2. University of Canberra
    3. Griffith University
    4. Princess Alexandra Hospital
    5. Deakin University
    6. Northern Health
    Investigators
    Ms Laura Bahnisch1
    Prof Paul Arbon1
    Mr Jamie Ranse1,2
    Dr Ramon Shaban3,4
    Dr Julie Considine5,6
    Ms Belinda Mitchell5,6
    Ms Karen Hammad1
    Dr Lynette Cusack1
    Dr Mayumi Kako1
    Assoc Prof Richard Woodman1
  • Definition
    A disaster is defined by Emergency Management Australia as:
    ‘A serious disruption to communitylife which threatens or causes death or injury in that community and/or damage to property which is beyond the day-to-day capacity of the prescribed statutory authorities and which requires special mobilisation and organisation of resources other than those normally available to those authorities’. (1998)
  • Background
    Disasters: part of life & can impair health & wellbeing & can cause premature death (Iserson et al, 2008).
  • Background
    The ED is the frontline of the hospital response to a disaster, with emergency nurses playing an essential role (Hammad, et al, 2011).
    ED – first point of contact & interface with other emergency services.
    Staff already work with pressures of overcrowding, access block and ambulance ramping (FitzGerald, et al., 2010).
  • Background
    Recent examples in Queensland and Victoria show that disasters occur regularly in Australia.
    Challenges to modern healthcare systems – increased demand, staffing issues, ageing infrastructure...
    Could Australian systems cope with a major disaster?
    Uncertainty about their own safety and that of their family and friends may prevent emergency nurses from attending work during a disaster.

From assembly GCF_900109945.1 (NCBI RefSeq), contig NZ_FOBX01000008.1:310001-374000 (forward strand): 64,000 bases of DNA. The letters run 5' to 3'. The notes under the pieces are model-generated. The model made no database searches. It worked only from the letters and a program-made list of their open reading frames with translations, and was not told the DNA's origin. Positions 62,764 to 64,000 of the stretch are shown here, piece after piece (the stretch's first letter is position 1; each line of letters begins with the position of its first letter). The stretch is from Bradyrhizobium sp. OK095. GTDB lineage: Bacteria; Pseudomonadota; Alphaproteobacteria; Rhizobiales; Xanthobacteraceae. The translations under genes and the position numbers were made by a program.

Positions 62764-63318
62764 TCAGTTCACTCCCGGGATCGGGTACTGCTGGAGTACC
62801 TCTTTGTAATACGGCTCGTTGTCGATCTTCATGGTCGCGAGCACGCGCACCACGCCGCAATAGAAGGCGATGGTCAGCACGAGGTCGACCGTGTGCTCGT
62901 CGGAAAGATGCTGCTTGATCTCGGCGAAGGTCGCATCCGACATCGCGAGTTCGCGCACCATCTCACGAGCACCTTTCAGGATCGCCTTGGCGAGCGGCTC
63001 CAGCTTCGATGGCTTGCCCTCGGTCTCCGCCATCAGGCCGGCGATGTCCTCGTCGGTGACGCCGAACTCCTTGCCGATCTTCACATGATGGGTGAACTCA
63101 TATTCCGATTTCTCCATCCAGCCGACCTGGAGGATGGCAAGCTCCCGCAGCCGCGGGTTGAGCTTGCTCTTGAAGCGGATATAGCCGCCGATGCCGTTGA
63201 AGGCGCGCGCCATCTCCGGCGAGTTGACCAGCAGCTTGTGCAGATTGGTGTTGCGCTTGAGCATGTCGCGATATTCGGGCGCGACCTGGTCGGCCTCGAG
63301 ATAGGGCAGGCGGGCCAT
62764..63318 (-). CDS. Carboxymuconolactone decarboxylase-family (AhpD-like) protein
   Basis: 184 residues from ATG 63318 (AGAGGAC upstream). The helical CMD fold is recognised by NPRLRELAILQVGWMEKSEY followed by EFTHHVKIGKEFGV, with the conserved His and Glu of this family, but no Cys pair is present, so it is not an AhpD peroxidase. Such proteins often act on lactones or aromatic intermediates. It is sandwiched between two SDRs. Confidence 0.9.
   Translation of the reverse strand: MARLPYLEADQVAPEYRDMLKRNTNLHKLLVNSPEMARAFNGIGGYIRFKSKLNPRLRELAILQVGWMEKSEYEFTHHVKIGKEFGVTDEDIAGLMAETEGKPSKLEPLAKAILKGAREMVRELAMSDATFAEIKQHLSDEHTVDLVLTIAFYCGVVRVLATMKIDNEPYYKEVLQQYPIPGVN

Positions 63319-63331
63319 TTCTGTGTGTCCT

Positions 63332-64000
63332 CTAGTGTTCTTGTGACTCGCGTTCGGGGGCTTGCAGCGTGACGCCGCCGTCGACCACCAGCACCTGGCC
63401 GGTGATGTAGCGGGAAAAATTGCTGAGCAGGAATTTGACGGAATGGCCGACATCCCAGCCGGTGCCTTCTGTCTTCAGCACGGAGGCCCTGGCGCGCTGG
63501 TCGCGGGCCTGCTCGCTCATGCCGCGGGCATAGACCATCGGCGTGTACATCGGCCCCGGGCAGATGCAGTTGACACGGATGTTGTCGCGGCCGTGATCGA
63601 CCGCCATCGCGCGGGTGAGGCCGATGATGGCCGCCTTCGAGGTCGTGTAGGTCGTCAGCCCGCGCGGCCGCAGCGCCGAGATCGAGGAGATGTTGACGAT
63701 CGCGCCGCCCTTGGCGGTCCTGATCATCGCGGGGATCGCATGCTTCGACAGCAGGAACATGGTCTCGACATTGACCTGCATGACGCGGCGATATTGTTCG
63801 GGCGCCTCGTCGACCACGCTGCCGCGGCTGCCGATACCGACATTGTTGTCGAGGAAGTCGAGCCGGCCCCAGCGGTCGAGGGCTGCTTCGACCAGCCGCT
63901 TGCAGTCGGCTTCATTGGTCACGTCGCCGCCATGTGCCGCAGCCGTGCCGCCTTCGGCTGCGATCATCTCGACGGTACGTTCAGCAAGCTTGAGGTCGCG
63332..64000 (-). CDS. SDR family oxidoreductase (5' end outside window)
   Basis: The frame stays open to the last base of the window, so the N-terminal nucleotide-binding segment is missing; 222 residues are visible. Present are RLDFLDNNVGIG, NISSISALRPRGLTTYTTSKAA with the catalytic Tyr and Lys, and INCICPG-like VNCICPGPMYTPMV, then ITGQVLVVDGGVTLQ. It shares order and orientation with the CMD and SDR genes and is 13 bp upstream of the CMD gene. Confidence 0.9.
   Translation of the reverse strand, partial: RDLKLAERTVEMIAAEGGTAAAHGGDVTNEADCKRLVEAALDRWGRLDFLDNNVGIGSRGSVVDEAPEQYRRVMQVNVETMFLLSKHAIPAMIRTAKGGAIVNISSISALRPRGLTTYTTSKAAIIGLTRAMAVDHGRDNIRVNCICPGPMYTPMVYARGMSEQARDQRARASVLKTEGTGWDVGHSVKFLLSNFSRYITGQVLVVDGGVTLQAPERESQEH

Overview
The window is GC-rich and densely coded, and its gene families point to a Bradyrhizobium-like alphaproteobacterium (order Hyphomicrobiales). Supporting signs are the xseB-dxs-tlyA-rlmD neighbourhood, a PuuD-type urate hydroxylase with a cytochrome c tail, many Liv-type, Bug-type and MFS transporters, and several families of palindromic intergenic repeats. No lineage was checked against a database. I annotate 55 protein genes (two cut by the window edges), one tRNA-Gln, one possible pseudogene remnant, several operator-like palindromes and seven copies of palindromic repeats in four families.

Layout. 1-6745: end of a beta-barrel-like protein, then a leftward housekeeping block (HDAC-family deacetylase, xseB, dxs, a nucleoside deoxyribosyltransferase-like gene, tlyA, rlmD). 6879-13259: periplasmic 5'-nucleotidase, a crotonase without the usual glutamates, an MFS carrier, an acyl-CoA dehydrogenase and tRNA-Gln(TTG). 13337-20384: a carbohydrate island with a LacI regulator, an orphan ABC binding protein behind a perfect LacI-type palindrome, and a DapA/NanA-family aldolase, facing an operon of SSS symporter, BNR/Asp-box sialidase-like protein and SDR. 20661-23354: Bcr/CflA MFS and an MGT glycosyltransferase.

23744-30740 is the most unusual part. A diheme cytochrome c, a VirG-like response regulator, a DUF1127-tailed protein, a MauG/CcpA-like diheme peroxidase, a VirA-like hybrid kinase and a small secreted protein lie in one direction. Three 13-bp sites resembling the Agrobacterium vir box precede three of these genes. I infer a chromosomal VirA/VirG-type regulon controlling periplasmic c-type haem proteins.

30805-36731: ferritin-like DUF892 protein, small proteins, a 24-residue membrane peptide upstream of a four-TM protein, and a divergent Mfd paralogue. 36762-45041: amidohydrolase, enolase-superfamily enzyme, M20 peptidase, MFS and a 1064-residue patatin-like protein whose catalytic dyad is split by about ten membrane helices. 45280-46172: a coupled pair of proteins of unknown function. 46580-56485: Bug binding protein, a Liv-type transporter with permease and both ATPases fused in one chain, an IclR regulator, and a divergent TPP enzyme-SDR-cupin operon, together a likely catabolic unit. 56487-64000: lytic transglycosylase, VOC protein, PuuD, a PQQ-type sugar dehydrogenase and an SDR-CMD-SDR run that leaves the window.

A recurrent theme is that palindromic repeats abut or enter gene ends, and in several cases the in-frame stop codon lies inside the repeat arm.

• Aims
    Willingness of health care workers to respond to disasters has been researched internationally.
    Little research in Australia, in particular around the role of emergency nurses in disasters.
    Willingness can be increased – importance of planning.
    Aim - Reducing absenteeism of emergency nurses is critical to disaster response.
  • Project design
    Flinders University, Industry Partnership Grant 2009
    Three Phases (2010)
    Pilot study
    National online survey
    Focus groups
    Interviews
    Partners
    Royal Adelaide Hospital, SA
    Northern Health, Vic
    Princess Alexandra Hospital, Qld
    Calvary Health Care, ACT
    CENA & ACEN
  • Data analysis
    Quantitative
    Descriptive statistics – PASW
    Analysed using STATA
    Associations between willingness to participate in a disaster and the characteristics of the population assessed using chi2 statistics, with willingness assessed as total willingness, or willingness for a particular type of event.
    Qualitative
    Thematic analysis
  • Findings –How willing?
    1 = completely unprepared to attend
    2 = somewhat unprepared to attend
    3 = neither prepared nor unprepared to attend
    4 = somewhat prepared to attend
    5 = completely prepared to attend
  • Findings –How willing?
    Participants who reported family disaster preparedness were more willing to respond across all disaster types.
  • Findings –How willing?